We left Glasgow in glorious sunshine at 2.15 yesterday afternoon, feeling like we’d been up and ready for hours. A three hour check in gives us time to see more of the airport than any of us feel is strictly necessary. The flight time to Dubai is just over seven hours and it passes, though some British men travelling to Bahrain for work are making the most of their last free booze for a while. It wouldn’t be so bad if they could actually sing…. Plenty of time to explore the in-flight entertainment to the full – Dad would love the forward and downward-facing pilot’s view cameras, which operate even during landing.
The four hours at Dubai airport are tedious, though more enthusiastic shoppers might enjoy it. We are all ready to sleep now but the arm rests on the airport seats are obviously designed to make it difficult to stretch out and the few reclining seats are snapped up as soon as the incumbent moves. The flight to Delhi is just under three hours and passes more quickly – I, at least, manage a couple of hours sleep, serenaded by Leonard Cohen. Breakfast arrives just an hour into the flight and, though it is tasty, seems to coincide with most people drifting off to sleep. It is 4.30 am Dubai time when we leave, but 6 am Delhi time, so I suppose it is breakfast time really despite our body clocks thinking it’s the middle of the night!
Getting through immigration and customs at Delhi would have been very smooth and quick were it not for the fact we have to fill in a detailed contact form for Ebola control purposes. The poor woman single-handedly responsible for stamping the forms could have done with some help. Once we got through, though, it was great to see the smiling representative from Indus waiting. He showed us how to use the ATM in the airport to get our first rupees. Unfortunately this wasn’t quite idiot-proof in our tired state and Helen and I didn’t realise till we reached the hotel that we’d each managed to withdraw £5 instead of £500! It is less than half an hour’s drive from the airport to New Dehli, though we are told this is only because it’s a Sunday.
First impressions are very favourable – lots of green around. Nice for me to think that, for once, I can spend as much time as I like looking at plants and no-one can complain because it’s work! Hotel Royal Plaza is rather grander than any of us are used to, with liveried doormen who look aghast when we try to take our own cases from the boot. The reception area is marble floored with ceiling frescoes a la Sistine Chapel and the staircase looks like something from Gone with the Wind.
John and Helen’s room is on the 10th floor, whilst I get a room with a view on the 16th. We share a cuppa, watching the black kites circling below us, then all try and catch a little sleep before heading out into town for the afternoon. I know I’m tired when I spend a long time trying to work out which adaptor to use in the socket, only to realise it fits a standard UK three pin plug perfectly. Our first foray into Delhi proves a bit stressful. We pick up a city map from reception and make the mistake of opening it up to plan our route where the tuk-tuk drivers are hanging around. It’s difficult to persuade them we really want to walk and, even once we do, we quickly end up with a ‘friend’ who just happens to be walking the same direction as us. We soon end up in his tourist emporium near Connaught Place. The place sells everything from beautiful fabrics, carpets, scarves and saris to a life size bronze tiger we are rather taken with. They promise free shipping anywhere, but I suspect the tiger wouldn’t qualify! When we escape, we are quickly picked up by the next member of the unofficial relay, who just happens to be going past the tourist information bureau, which sounds useful but turns out to be a travel agent who wants to book us on a whistle-stop tour of Delhi. Failing that, he wants to send us to his friend’s craft market. It is very warm and humid and we are desperate for a cold drink by this stage and manage to shake off the ‘nephew’ sent to accompany us – hope he doesn’t get into trouble for this – and find a bar where we enjoy a very welcome pint of Kingfisher.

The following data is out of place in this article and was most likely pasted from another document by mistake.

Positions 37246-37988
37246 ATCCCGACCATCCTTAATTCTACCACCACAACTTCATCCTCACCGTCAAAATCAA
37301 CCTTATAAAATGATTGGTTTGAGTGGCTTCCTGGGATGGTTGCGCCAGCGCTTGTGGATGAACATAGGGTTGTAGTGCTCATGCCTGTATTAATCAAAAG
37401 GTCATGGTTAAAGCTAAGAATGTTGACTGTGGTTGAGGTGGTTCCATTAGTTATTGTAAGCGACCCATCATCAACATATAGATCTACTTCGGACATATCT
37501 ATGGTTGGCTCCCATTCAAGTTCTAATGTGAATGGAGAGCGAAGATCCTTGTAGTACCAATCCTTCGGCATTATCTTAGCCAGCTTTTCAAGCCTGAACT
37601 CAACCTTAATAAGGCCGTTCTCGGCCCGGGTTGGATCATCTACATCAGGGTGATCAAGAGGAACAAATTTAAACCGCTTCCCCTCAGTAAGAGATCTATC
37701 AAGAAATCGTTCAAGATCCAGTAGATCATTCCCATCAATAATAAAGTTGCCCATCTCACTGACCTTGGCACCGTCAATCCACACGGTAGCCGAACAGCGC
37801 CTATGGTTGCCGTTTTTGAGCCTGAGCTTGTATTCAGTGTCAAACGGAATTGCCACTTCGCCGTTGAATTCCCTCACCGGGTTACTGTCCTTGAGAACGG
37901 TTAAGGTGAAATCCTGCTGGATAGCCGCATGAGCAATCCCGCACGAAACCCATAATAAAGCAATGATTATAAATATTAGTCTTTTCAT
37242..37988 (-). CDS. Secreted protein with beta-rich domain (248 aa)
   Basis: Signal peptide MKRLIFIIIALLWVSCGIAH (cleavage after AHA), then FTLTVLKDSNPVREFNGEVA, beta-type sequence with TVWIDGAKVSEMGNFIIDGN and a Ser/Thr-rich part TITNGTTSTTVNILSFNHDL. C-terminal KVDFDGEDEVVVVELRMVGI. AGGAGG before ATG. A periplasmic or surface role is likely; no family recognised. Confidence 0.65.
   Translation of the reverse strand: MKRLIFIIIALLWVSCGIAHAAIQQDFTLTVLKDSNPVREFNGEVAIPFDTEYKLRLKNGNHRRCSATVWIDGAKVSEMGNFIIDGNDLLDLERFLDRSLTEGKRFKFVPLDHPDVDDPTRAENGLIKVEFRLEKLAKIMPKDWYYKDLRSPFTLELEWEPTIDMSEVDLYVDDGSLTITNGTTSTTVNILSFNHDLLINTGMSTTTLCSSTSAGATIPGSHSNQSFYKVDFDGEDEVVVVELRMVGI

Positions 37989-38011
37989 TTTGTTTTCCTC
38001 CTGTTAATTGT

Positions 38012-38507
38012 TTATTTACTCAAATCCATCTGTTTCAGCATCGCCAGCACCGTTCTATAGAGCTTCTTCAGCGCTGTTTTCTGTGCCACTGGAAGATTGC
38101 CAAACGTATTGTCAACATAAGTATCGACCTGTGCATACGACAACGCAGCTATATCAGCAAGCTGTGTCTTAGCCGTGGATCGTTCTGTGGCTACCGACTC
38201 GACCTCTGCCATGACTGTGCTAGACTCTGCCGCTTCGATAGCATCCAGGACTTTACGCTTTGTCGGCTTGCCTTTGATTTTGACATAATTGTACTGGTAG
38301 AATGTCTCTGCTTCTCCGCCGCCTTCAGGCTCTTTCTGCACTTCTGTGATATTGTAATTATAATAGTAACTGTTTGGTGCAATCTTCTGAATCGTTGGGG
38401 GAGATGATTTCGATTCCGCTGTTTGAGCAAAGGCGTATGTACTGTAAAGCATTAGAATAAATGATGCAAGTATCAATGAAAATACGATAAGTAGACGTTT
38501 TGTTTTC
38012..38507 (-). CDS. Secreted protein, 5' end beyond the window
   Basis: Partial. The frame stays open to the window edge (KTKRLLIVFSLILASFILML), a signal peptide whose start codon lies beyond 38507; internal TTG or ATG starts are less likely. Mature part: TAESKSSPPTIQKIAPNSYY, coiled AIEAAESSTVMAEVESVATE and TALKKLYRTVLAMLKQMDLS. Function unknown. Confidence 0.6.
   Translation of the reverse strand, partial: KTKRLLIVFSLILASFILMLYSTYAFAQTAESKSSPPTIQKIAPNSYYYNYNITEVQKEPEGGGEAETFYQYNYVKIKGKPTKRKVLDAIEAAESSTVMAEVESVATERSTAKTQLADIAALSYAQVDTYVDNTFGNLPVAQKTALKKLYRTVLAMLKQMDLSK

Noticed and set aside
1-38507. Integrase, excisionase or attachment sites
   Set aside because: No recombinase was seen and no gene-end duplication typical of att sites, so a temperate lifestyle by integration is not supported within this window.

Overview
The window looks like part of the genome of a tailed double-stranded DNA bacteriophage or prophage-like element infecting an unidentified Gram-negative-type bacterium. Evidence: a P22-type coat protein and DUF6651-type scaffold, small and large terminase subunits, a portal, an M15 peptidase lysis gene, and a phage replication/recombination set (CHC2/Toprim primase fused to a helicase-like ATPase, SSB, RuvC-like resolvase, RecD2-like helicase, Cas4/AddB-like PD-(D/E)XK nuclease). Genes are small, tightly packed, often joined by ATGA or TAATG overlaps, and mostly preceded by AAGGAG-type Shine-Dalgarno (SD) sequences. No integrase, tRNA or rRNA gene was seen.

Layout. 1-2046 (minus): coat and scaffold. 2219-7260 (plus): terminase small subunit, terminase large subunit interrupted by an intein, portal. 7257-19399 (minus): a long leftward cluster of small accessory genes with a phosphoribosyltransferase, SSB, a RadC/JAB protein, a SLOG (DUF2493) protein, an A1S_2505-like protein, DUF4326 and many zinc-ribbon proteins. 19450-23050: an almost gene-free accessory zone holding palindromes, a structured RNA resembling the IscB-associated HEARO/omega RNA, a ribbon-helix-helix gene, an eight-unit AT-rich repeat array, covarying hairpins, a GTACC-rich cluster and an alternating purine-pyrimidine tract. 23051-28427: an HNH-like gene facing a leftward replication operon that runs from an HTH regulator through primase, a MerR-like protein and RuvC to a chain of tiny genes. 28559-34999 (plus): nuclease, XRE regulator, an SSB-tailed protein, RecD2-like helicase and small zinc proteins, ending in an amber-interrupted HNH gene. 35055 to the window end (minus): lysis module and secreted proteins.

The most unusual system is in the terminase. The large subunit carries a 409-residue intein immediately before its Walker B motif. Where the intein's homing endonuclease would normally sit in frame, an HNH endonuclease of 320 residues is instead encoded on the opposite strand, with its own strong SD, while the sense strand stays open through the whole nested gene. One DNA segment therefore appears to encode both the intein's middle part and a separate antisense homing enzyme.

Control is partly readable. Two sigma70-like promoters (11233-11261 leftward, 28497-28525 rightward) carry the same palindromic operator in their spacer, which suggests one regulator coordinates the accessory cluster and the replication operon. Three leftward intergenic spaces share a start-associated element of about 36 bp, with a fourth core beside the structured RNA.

The opportunity to look at the map in peace and quiet is equally welcome and we feel much more confident about where we are heading when we leave. Although Connaught Place is busy, it is full of Indians doing their Sunday afternoon shopping and much less interested in us, as a result. We find a more direct way back to the hotel and spot a promising looking South Indian vegetarian restaurant for dinner en route. One of the mango trees lining the road is hosting a family of hungry monkeys, including mum with a baby on her back. Hotel Saravana Bhavan has a queue of locals outside mid afternoon and, it turns out later, has branches in East Ham and Illford! To get into the restaurant we have to give our names to the lady on the door, who adds us to her list and calls us when a table is free. Dinner proves as good as expected – for a princely 780 rupees we share two delicious tali plates and a paneer dosai in a noisy fast-food eaterie full of families out for their Sunday evening treat.
Our three nightcap Kingfisher beers back in the hotel bar cost considerably more! We head to bed early as we have a 3 am start for our flight to Leh tomorrow.